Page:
A MAZE. Interact …celebrating the Convergence of Games, Art, and Music is a festival in its own right that takes place within CTM.10. A Maze Interact considers the increasingly merging worlds of computer games, art and music from multiple perspectives; it highlights the both the courage in experimentation and the joy in playing; it actively reflects the relevance of technology and play in contemporary digital culture.
With its 5+2 modules consisting of the Interact Symposium (1), Workshops (2), Installations (3), the A MAZE. Jump’n Run Bonus Cheat club night (4), and the Music-Games Exhibition (5) the program content blurs genre and media borders. Artists display their work as installations, performances and club-acts and share their experiences within symposiums and workshops alike. Moreover, as computer games are an increasingly dominant part of the ‘creative industries’, the overlap between game development and music production is examined to reflect the ongoing structural transformations of the cultural economy. Accordingly, the two extra, bonus-level events, Games Culture Circle (+1) and Global Game Jam (+2), introduce a more applied approach.
As the contributions of game artist Julian Oliver, game scholar Michael Harenberg and game musician Leonard Paul, show: the computer game constitutes not only a popular point of reference for musicians and artists, but also becomes working material, an alternative channel for distribution or even a creative production environment. The same applies to the works of games producer Paulina Bozek, DJ Christian Candid and Martin Pichlmair, who just recently fulfilled his dream and founded his own music-game design start-up after writing his PhD in computer science, and experimenting with computer games as a media artist. Each with his or her own unique approach, they all contribute to the convergence of computer games, music, and art and contribute towards a better understanding of what this convergence might lead to. Keynote speaker of the Interact Symposium, Keiichi Yano, gives a first hand example. Starting as a jazz musician in Tokyo after studying music at the University of Southern California, he soon made his name as excellent coder for music games. He’s produced game hits like ‘Gitarroo Man’, ‘Ossu! Tatakae! Ouendan’, and ‘Lips’, but he never stopped playing music or lost sight of his roots in the arts.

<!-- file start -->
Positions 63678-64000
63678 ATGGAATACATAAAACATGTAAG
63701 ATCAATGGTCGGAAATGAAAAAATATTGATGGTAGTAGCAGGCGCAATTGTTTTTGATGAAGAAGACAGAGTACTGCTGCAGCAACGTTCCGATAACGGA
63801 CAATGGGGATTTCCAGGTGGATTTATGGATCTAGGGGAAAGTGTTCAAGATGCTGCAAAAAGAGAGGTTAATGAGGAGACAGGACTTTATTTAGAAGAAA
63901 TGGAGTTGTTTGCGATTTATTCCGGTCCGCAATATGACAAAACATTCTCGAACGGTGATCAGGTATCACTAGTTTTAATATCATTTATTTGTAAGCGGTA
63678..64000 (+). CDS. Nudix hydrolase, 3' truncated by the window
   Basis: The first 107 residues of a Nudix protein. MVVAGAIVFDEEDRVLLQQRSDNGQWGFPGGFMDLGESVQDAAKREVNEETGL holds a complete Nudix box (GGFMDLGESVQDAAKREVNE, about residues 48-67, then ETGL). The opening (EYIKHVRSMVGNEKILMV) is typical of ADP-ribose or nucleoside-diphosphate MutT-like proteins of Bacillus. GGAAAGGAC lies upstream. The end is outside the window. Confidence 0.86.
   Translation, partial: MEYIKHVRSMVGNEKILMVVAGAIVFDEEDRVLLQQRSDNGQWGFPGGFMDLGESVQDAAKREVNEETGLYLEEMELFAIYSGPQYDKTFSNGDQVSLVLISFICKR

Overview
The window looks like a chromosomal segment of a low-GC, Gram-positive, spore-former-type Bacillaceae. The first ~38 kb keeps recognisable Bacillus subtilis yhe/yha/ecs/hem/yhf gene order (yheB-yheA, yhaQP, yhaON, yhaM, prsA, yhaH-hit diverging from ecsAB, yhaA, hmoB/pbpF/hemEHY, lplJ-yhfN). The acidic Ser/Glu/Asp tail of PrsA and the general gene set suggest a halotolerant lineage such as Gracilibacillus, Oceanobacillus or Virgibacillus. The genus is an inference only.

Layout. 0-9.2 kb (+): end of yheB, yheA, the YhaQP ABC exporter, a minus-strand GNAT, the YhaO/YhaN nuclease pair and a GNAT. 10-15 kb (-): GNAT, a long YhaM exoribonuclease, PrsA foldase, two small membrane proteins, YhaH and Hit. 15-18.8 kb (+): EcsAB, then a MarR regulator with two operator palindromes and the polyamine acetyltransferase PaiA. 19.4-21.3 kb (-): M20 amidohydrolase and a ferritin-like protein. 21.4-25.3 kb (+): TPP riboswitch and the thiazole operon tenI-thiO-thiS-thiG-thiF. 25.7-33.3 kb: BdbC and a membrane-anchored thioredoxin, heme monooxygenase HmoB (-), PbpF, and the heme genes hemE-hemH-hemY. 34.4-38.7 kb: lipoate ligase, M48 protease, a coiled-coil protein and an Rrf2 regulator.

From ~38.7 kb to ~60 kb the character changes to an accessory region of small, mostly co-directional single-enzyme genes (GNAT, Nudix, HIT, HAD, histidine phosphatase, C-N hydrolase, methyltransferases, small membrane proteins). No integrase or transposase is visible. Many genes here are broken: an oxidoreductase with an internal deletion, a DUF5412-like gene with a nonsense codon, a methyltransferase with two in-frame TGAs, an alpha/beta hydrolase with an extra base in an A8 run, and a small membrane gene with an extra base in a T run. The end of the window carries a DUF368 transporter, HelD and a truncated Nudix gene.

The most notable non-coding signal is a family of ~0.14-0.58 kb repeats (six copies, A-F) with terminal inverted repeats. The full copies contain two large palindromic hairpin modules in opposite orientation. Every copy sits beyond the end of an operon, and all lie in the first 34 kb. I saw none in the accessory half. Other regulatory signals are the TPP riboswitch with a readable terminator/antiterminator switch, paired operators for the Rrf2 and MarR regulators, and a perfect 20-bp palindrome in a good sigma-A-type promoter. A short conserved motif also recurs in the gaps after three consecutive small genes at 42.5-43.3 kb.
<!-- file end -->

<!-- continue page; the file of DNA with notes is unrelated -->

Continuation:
Since January 2008, A MAZE. has analysed computer games from cultural, aesthetic, and social points of view. The critical appropriation and continued development of computer games as an artistic medium plays a central role. A MAZE. regularly produces exhibitions, lectures, workshops and concerts and creates a platform to communicate, express ideas, learn from each other and playfully experiment together. Creatives and scientists are encouraged to break through the borders of conventional computer games and surpass established concepts of play to merge enjoyment with critical reflection.